James Pethokoukis

Politics and policy from inside Washington

Another banking crisis would not be good

Sep 4, 2009 17:52 UTC

Curious Capitalist Justin Fox notices that time is running out on financial reform:

Earlier this year, when this regulatory crackdown was still in the hypothetical future, it was easy to sound tough about it. But now the big banks are making money again. The global economy seems to be recovering. The time to start cracking down is coming soon. Because if big financial regulatory reform doesn’t happen in the next year or so, it may never happen.

Me: I do know this: We can’t afford another banking crisis anytime soon. American debt-to GDP is already going from 33 percent to at least 80 percent by 2019. Another one and we just might have to follow Andrew Mellon’s advice and liquidate, liquidate, liquidate.

COMMENT

Dear James,
After reading your short article on banks in America,i started smiling.
I have not seen anywhere,except in developed countries like America,Germany,England and some western countries banks are in serious troubles,and their crisis are multiplying day by day.
Because of no proper banking regulations and loopholes of functioning and maintaining their day today operations.
Who are all suffering?Only deposit holders,saving bank pass holders and retired people.
This is not a good sign at all.
Hereafter,there should be very strict regulations,transparent banking transactions,and a very good audit mechanism for creating,consolidating confidences from public and for correct,balanced growth for smooth transition to real good results.

How high unemployment undercuts Obama’s agenda

Sep 4, 2009 17:43 UTC

At the end of the 2000 film “The Perfect Storm”, a Gloucester swordfish boat captain (played by George Clooney) finally accepts that his crew won’t escape a monster hurricane in the North Atlantic. “She’s not gonna let us out,” he says as the trapped vessel moves from the eye of the storm and back into the raging winds.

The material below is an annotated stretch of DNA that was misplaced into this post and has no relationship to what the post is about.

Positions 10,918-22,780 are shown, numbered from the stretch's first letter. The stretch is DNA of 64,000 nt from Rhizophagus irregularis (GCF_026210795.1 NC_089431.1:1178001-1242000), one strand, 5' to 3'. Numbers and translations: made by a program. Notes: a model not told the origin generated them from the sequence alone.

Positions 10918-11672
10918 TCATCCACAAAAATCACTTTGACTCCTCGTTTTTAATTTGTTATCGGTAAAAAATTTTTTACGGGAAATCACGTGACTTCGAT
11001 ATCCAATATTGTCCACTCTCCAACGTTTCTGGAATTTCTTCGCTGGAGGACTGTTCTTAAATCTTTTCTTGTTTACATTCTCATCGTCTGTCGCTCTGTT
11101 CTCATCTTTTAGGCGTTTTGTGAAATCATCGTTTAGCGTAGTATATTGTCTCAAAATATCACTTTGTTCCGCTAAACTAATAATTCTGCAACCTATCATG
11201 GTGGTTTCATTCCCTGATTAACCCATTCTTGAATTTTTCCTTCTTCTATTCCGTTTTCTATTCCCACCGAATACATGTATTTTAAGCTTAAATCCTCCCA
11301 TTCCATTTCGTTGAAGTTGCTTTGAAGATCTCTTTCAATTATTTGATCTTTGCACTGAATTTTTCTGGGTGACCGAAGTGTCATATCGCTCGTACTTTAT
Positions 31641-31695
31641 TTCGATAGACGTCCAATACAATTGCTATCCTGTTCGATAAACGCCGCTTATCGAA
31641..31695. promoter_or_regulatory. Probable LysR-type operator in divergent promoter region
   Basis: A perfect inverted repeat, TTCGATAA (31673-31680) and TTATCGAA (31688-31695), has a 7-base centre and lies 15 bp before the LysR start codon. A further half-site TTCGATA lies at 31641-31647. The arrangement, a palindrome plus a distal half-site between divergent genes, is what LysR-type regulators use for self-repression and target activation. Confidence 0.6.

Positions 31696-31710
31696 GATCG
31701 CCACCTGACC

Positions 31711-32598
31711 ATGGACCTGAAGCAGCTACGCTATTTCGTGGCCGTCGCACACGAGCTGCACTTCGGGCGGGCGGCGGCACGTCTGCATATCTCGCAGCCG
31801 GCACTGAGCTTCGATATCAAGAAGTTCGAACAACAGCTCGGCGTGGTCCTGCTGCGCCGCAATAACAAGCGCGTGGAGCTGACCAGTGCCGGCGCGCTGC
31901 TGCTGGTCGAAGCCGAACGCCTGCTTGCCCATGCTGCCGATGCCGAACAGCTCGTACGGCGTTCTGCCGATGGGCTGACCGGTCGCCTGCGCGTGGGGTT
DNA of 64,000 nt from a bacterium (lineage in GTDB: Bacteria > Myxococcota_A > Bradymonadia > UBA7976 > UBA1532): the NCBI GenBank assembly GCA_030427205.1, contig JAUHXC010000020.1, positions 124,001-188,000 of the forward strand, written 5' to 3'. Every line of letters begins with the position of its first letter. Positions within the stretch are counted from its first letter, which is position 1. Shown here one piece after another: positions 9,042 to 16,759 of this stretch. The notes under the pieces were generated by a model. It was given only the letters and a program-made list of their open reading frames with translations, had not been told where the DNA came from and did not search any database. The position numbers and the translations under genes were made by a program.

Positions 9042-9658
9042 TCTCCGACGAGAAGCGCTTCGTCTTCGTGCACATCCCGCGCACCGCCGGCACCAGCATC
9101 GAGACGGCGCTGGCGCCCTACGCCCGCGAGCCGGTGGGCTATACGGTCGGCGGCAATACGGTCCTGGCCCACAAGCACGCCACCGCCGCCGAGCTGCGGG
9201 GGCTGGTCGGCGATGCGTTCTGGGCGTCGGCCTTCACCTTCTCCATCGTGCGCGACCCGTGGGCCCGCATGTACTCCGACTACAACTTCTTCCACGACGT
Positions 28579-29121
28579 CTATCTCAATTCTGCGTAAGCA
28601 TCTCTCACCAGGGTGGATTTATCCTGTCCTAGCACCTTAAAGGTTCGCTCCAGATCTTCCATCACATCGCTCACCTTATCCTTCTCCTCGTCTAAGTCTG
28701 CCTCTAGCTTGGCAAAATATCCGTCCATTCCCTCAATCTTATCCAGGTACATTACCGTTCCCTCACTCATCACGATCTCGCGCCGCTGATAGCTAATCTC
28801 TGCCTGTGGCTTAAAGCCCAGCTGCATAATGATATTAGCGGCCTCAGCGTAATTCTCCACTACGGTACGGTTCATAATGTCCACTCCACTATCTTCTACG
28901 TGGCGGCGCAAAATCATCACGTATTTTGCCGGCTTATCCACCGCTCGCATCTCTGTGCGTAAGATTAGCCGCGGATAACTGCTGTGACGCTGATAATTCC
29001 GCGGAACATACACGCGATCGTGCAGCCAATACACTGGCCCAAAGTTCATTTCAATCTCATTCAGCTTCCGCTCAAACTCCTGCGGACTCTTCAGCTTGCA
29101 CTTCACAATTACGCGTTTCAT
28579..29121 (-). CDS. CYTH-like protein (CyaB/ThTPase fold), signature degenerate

The White House economic team can probably relate. The nation’s unemployment rate jumped to 9.7 percent in August, said the Labor Department, after dipping to 9.4 percent in July. “That drop in July had been too good to be true,” sighed Nigel Gault, the chief U.S. economist at IHS Global Insight. Merely the eye of the storm, perhaps.

To be sure, the pace of monthly job losses is abating, falling to 216,000 compared with a high of 741,000 in January. It now also seems unlikely that the unemployment rate will hit a post-World War II high of 10.8 percent. Good news all. But the employment declines do continue nonetheless, with more than 7 million jobs lost since the recession began in December 2007

Also continuing to decline is President Obama’s approval rating, which has plunged to 53 percent from 61 percent during the past three months, according to an average of polls calculated by RealClearPolitics. Almost nothing poisons a president’s popularity like high unemployment.

And why think that the job market or the president’s approval rating will improve dramatically during the next year or so? Let’s assume a snappy recovery in 2010 with GDP growth of 3.5 to 4 percent. That’s the JPMorgan forecast. But despite a mild V-shaped recovery, the firm’s economists still see an average unemployment rate of 9.4 percent in the fourth quarter of that year.

Even the superbulls at First Trust Advisors, looking for 4.5 percent GDP growth in 2010, don’t see unemployment breaking much below 8.5 percent. Keep in mind that those rates are almost double what Americans have come to expect the past two decades. It’s going to seem like a jobless recovery to many voters.